Mormon Women Express #FaithInWomen with Art…and Keys

This living sculpture by Ginny Huo was featured in the Exponent II in July 2012.

This living sculpture by Ginny Huo was featured in the Exponent II in July 2012.

About 10,000 people from 80 nations who are members of 50 different faiths will descend upon my hometown of Salt Lake City for the Parliament of the World Religions on October 15-19. The Parliament began in 1893.  It has taken place in a variety of cities across the world, most recently in Melbourne, Australia in 2009.

This year is exciting to me not only because of location of the Parliament, near my home and the headquarters of my own faith, the Church of Jesus Christ of Latter-day Saints (LDS, Mormons), but also because for the first time, the Parliament will include a Women’s Assembly, providing an opportunity for women to address the responsibility of the world’s religions to affirm women’s dignity and human rights and empower women. (Follow the Women’s Assembly on social media with the hashtag: #FaithInWomen)

Several months ago, when I was a member of the board of Ordain Women, organizers of the Inaugural Women’s Assembly of the Parliament of World Religions reached out to us and invited us to participate in the event.  For some time, we had already been discussing the possibility of developing a community art project, using house keys to represent priesthood keys, as a way to express our desire for full equality within our church.  Now we had the opportunity to expand that vision to include women of many faiths.

Since Ordain Women launched in 2013, Mormon leaders have sought to clarify the roles of women within the priesthood of our church.  Mormon women are banned from ordination to the priesthood, but we do participate in the priesthood in certain capacities. In 2013, Elder Ballard stated that “when men and women go to the temple, they are both endowed with the same power, which by definition is priesthood power.” Reference A In 2014, Elder Oaks added that women have “the authority of the priesthood in their Church callings.” Reference B Through this authority, Mormon women may complete responsibilities that are limited to ordained priesthood holders in some other faiths, such as proselytizing, preaching, and officiating in certain ordinances (but only within the walls of the temple, not in public).

Decisions about how Mormon women may participate in the work of the priesthood and which women will have the opportunity to participate are made by ordained priesthood holders with priesthood keys.  These people who govern the women of the church are always male, because both priesthood ordination and priesthood keys are currently limited to male members of the LDS Church. Women do not make such decisions because they are not granted priesthood keys.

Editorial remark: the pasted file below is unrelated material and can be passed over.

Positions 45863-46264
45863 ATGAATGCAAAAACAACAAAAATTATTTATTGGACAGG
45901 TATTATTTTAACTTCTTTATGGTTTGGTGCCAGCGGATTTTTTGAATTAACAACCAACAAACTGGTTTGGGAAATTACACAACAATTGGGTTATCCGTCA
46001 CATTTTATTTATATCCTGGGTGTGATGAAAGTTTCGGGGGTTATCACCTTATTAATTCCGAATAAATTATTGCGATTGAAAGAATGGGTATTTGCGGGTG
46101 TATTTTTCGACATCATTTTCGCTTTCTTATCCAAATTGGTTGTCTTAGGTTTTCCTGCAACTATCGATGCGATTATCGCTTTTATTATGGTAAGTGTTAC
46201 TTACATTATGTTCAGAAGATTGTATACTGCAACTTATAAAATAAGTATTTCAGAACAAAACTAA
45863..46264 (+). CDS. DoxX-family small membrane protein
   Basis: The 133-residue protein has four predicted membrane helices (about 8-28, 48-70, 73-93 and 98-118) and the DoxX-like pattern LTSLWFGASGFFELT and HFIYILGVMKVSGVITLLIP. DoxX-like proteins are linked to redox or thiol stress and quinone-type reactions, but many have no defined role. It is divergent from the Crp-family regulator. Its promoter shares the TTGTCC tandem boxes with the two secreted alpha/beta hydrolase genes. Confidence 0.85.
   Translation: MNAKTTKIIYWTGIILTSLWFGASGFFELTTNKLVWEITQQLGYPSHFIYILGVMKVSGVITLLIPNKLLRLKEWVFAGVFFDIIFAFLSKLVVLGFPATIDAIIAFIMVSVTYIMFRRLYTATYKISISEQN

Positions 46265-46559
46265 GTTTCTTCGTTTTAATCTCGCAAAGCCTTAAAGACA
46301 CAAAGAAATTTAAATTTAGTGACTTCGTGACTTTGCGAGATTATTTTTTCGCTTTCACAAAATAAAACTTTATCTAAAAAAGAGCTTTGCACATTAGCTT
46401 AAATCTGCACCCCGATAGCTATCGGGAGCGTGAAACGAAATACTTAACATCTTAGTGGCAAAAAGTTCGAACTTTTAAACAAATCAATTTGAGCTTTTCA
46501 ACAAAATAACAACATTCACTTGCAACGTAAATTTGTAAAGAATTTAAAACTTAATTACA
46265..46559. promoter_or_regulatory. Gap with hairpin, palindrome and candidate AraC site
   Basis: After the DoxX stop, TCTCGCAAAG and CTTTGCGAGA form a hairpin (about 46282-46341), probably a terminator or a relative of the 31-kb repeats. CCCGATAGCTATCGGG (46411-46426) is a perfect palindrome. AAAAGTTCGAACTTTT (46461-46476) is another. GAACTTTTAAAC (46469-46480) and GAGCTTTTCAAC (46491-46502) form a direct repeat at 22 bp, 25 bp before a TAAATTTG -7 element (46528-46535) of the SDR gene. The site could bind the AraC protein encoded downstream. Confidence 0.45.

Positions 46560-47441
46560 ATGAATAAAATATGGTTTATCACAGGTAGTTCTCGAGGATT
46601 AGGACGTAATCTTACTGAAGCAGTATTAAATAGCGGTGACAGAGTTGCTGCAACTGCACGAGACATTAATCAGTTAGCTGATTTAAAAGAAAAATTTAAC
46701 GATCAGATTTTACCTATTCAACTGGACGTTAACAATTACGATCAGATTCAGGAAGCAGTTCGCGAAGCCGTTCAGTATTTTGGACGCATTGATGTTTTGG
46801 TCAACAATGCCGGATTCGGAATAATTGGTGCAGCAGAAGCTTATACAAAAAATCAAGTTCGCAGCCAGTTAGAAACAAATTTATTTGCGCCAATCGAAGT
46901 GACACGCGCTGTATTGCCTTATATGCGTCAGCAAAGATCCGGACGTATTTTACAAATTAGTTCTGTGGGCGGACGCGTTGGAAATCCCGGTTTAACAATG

Priesthood keys are also given to the Presidency of the Seventy; presidents of temples, missions, stakes, and districts; bishops; branch presidents; and quorum presidents—including Aaronic Priesthood quorum presidents. –Come Follow Me youth curriculum Reference C

In the controlling of the exercise of priesthood authority, the function of priesthood keys both enlarges and limits. It enlarges by making it possible for priesthood authority and blessings to be available for all of God’s children. It limits by directing who will be given the authority of the priesthood, who will hold its offices, and how its rights and powers will be conferred. -Dallin H. Oaks Reference B

Over time, the breadth of opportunity for Mormon women has fluctuated as male priesthood leaders have made decisions either restricting or expanding women’s roles in the LDS Church.  For example, in the past, women were not permitted to serve as missionaries, but later, male priesthood leaders with keys authorized the female missionary work that continues today. Just last month, male priesthood holders with keys admitted women to priesthood councils from which they had previously been barred.  However, other opportunities were granted to women in the past but are not presently authorized, such as the opportunity to give healing blessings. Mormon women do not make these important decisions about female opportunity because women are not priesthood holders with keys.

This Saturday, Ordain Women supporters, both male and female, will create “living art” depicting the changing opportunities for women in the church, including examples both of opportunities that have been expanded and opportunities that have been withdrawn.  Then they will attach keys to a gated structure designed by artist Ginny Huo, as a symbol of the need for women to access priesthood keys. Two weeks later, people of all faiths will have the opportunity to add their keys to the structure during the Parliament of World Religions as a way to express support for religious gender equality among all faiths.  Finally, the structure will be permanently displayed in Utah so that the public may continue to add keys; the permanent monument will continue to evolve.